USA awards space propulsion contracts

13 April 2021

The US Defense Advanced Research Projects Agency (DARPA) has awarded contracts for the first phase of its Demonstration Rocket for Agile Cislunar Operations (DRACO) programme to demonstrate a nuclear thermal propulsion (NTP) system above low Earth orbit in 2025. General Atomics will carry out reactor development work, while Blue Origin and Lockheed Martin will develop spacecraft concept designs.

DARPA aims to demonstrate the NTP in 2025 (Image: DARPA)

DARPA says rapid manoeuvre - a core tenet of modern US Department of Defense operations on land, at sea and in the air - has traditionally been challenging to achieve in space. This is because current electric and chemical space propulsion systems have drawbacks in thrust-to-weight and propellent efficiency, respectively. DRACO's NTP system could potentially achieve high thrust-to-weight ratios similar to in-space chemical propulsion and approach the high propellent efficiency of electric systems, in a combination that would give a DRACO spacecraft greater agility to implement rapid manoeuvre in cislunar space (between the Earth and the moon).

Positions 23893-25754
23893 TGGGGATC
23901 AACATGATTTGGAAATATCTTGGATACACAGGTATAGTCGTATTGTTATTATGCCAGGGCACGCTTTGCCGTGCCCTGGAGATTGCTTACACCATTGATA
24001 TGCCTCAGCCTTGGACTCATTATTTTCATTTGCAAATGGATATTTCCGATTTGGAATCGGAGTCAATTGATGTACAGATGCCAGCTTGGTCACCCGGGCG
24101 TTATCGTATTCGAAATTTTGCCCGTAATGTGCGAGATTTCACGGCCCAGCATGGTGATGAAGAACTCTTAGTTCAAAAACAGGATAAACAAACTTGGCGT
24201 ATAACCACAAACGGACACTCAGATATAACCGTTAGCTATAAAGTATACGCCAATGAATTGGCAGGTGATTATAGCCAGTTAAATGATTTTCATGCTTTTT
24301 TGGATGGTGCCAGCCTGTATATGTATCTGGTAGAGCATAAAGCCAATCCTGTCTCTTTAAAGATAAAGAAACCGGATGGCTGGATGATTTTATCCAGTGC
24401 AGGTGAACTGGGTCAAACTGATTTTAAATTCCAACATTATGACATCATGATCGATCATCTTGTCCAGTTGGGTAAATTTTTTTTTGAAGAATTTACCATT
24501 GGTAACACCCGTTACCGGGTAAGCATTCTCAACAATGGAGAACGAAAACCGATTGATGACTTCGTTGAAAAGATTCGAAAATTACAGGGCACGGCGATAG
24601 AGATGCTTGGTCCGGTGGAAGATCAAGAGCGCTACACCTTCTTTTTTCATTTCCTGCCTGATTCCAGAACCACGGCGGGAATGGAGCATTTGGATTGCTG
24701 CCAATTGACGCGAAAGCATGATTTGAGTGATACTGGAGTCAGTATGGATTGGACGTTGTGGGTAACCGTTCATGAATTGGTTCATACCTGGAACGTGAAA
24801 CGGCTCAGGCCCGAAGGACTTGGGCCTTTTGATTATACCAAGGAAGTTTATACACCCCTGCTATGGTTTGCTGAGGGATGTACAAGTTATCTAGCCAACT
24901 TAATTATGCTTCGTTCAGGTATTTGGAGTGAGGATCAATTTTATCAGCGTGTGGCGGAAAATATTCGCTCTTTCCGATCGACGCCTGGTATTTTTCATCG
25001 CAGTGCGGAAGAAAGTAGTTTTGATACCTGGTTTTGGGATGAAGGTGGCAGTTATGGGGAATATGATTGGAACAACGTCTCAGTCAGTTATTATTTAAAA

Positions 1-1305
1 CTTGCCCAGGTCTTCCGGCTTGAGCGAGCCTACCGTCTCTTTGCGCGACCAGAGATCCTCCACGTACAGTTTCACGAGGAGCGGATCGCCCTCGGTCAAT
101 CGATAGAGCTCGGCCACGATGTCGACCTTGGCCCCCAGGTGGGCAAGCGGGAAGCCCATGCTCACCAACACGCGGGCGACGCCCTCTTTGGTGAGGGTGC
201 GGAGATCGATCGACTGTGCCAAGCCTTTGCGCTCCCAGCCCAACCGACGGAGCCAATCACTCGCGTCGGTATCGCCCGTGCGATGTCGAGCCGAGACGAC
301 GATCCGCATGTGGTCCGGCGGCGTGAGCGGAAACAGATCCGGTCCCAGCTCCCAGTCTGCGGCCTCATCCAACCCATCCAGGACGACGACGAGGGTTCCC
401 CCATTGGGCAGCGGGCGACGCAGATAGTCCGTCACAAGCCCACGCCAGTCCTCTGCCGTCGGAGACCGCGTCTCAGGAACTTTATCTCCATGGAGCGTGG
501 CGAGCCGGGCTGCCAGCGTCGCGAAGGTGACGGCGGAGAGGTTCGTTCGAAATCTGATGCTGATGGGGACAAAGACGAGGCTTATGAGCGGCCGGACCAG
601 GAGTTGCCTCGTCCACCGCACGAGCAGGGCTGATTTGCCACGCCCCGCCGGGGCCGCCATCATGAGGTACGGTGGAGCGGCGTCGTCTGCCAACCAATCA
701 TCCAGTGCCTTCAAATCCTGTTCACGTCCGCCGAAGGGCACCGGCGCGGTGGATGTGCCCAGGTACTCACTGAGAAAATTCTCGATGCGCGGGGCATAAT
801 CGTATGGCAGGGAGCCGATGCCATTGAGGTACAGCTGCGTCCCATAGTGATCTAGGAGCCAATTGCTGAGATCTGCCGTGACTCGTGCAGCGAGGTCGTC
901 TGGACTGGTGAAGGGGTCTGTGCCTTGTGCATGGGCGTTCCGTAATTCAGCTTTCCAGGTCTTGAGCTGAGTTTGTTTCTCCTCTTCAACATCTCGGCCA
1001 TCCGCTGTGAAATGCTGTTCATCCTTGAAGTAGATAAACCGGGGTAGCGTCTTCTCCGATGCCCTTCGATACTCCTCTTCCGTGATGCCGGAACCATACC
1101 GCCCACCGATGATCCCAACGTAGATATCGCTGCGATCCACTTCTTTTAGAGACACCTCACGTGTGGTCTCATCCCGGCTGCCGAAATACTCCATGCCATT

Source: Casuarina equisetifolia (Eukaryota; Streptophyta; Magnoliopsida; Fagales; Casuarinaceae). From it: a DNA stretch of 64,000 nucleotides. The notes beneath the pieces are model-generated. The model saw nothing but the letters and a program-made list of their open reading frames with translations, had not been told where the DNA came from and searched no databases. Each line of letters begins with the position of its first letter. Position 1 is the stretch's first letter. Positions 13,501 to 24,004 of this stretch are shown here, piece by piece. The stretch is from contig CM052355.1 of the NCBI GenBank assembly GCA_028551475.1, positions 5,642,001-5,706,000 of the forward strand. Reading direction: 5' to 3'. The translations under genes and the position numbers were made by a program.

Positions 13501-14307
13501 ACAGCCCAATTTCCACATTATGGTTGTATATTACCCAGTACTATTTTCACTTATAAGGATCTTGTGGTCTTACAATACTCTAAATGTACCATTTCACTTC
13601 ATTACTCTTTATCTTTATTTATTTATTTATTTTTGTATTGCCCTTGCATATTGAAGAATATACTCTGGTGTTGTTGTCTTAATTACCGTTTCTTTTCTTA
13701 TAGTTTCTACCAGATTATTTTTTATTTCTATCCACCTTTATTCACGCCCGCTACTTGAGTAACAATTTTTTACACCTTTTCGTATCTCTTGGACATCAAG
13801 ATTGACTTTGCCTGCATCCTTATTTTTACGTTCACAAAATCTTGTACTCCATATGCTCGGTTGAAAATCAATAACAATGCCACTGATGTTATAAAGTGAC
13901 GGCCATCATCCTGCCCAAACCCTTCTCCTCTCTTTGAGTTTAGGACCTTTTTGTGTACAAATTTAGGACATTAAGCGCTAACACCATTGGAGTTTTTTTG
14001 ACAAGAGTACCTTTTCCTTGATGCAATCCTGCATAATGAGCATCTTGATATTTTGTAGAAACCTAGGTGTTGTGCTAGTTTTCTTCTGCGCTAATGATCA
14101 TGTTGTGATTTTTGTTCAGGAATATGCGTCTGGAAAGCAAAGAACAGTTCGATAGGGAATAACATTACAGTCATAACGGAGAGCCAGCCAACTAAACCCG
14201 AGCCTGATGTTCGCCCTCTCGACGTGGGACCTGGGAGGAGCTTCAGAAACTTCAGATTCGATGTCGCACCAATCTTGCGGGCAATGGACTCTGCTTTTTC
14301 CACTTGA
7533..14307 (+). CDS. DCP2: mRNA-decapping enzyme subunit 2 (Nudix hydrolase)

"The performer teams have demonstrated capabilities to develop and deploy advanced reactor, propulsion and spacecraft systems," Major Nathan Greiner, US Air Force programme manager for DRACO, said. "The NTP technology we seek to develop and demonstrate under the DRACO programme aims to be foundational to future operations in space."

The first phase of the programme will last 18 months and consist of two tracks. Track A, performed by General Atomics, will entail the preliminary design of an NTP reactor and propulsion subsystem concept. For Track B, Blue Origin and Lockheed Martin will work independently to produce an operational system spacecraft concept to meet mission objectives, and design a system spacecraft concept focused on demonstrating an NTP propulsion subsystem.

"This first phase of the DRACO programme is a risk reduction effort that will enable us to sprint toward an on-orbit demonstration in later phases," Greiner said.

Researched and written by World Nuclear News